This post was originally featured as a guest post on think (here). I put it together for a good friend of mine, Jason Markow (@jmarkow). His blog focuses on helping entrepreneurs. The content of the post is based on a lecture I’ll be giving at the Rocky Mountain Direct Marketing Association on January 13th. (I’ll post the details when they have them up on their site.) Enjoy!
Just in case youâ€™ve been under a very large rock lately, mobile usage and mobile marketing are going to take off in 2010. I know. I know. Youâ€™ve heard this before. But this time itâ€™s true! Between the explosion of the iPhone app market (and others) and the dramatic increase in mobile usage we are in for some amazing growth over the next several years.
- 25% of Facebook users access Facebook via their mobile device.
- Increase of 34% in Internet usage in 2009 (Teens, seniors and women)
- 55% of mobile Internet usage is via the iPhone, 22% from Android with 12% from BlackBerry
- 244 million users in the US arenâ€™t on a smartphone
There are numerous considerations when mobilizing your brand. Here are but a few.
Know your market â€“ This is obvious and yet many get hung up on wanting to do something new. Especially entrepreneurs. Is your target market utilizing mobile devices? If so, how? Are SMS alerts the extent of what they will need or is MMS a must. What about applications? There are a number of research firms that can help you get the information you need and partnering with a full service mobile agency such as Textopoly is a great place to start.
This brings up the subject of utilizing On-deck vs. Off-deck methods. This subject alone is worthy of several posts if not a short novel. In general, it is best to think of On-deck solutions as the AOL of the mobile space. You access the Internet through a preconfigured (by the mobile carrier) portal and are shown content/brands determined by the carrier. Think Motorola Razr. Off-deck is what we think of as the mobile web. Think smartphone users; iPhone, Android, etc.
Usability â€“ It is important to realize that usability is marketing. The Internet is an on-demand medium and if you â€œget in the wayâ€ of your customers, youâ€™re not marketing to them appropriately. The challenge of usability increases with the mobile Internet due to limited screen real estate and a different user interface. No mouse and limited keyboard. That is why the touch screen has been such a blessing. Fortunately, mobile Internet usage is more task focused. People use their device to find restaurants, real estate opportunities, movies, etc. People do surf the web using their mobile device and itâ€™s considerably less than the terrestrial Internet. This means that you need to present only essential information in a way that is clear and easy to navigate. For more advanced users that have downloaded the latest and greatest mobile browsers like Mobile Firefox or Skyfire, you should also, always give them to the chance to access your standard Internet site via their mobile device via a link on your site.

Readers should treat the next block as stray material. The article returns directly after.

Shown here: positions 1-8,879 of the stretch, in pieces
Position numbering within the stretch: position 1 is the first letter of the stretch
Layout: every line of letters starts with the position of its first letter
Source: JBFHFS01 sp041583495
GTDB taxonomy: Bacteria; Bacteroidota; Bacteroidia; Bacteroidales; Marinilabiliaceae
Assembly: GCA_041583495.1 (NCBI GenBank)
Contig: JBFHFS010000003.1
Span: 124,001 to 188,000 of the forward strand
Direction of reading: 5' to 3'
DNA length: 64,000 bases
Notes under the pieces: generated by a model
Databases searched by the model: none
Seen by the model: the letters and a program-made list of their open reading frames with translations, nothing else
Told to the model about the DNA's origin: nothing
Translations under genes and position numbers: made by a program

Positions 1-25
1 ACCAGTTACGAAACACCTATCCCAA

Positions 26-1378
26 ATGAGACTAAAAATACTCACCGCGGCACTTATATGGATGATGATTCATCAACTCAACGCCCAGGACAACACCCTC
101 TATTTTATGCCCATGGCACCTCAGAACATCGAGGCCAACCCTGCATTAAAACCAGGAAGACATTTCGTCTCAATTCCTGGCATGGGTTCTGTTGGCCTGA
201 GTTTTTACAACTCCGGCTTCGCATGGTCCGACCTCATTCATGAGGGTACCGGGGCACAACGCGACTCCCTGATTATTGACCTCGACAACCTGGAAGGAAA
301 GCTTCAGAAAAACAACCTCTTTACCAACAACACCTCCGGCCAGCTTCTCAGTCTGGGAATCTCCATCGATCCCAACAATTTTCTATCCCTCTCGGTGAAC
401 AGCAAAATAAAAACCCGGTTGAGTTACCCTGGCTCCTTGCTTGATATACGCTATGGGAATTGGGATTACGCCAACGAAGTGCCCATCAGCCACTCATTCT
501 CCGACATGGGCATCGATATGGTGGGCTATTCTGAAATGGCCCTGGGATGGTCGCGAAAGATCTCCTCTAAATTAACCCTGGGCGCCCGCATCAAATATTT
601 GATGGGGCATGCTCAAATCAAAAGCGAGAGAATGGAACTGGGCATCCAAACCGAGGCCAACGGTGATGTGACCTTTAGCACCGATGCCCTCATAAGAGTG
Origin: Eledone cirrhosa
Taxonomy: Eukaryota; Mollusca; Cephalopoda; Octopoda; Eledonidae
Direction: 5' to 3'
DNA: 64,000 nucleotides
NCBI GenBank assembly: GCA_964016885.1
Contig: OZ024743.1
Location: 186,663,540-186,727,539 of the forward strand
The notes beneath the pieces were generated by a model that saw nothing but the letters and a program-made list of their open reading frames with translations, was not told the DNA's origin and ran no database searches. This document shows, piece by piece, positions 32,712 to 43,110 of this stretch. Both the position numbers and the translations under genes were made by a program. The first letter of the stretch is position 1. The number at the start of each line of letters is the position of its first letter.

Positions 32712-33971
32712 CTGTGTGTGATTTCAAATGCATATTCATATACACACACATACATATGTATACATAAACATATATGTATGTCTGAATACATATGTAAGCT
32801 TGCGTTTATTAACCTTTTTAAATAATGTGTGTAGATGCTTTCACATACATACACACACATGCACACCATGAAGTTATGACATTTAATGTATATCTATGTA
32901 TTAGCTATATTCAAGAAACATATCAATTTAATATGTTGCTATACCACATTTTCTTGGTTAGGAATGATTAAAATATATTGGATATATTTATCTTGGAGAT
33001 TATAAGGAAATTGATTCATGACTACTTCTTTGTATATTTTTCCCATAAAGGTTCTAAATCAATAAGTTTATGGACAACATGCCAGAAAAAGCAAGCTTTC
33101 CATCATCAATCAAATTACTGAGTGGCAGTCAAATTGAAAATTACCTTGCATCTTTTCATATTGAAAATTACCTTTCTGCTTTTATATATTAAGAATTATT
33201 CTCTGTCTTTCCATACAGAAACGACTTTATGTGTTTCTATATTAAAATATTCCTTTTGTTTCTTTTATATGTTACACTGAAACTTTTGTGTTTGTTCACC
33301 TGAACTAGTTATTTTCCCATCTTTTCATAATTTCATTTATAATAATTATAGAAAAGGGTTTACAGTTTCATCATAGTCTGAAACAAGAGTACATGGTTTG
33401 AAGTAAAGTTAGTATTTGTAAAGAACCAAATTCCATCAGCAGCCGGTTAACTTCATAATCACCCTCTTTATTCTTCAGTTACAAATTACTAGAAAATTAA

Mobile is complimentary â€“ Businesses that utilize mobile, drive traffic via traditional methods such as commercials, customer loyalty programs, online ads, etc. A mobile campaign done by Hooters (yes Hooters) in Fairfax Virginia used television commercials to get people to sign up for their Mobile Text Club via custom short code and increased sales by 34% during the campaign with a 25% coupon redemption. It is hard to imagine a purely mobile campaign and yet as smartphones become more capable, it will happen. For now, think holistically.
Search based advertising â€“ The most successful method of advertising on mobile devices is search-based advertising. It has the highest click through rate as compared with an abysmal .30% of mobile banner ads. Currently in-app advertising for the iPhone is having incredible success, but in my opinion this is due to the newness of the medium. When the Internet first started out, click through rates on banner ads were around 50%. Now businesses feel fortunate if they get over 3%.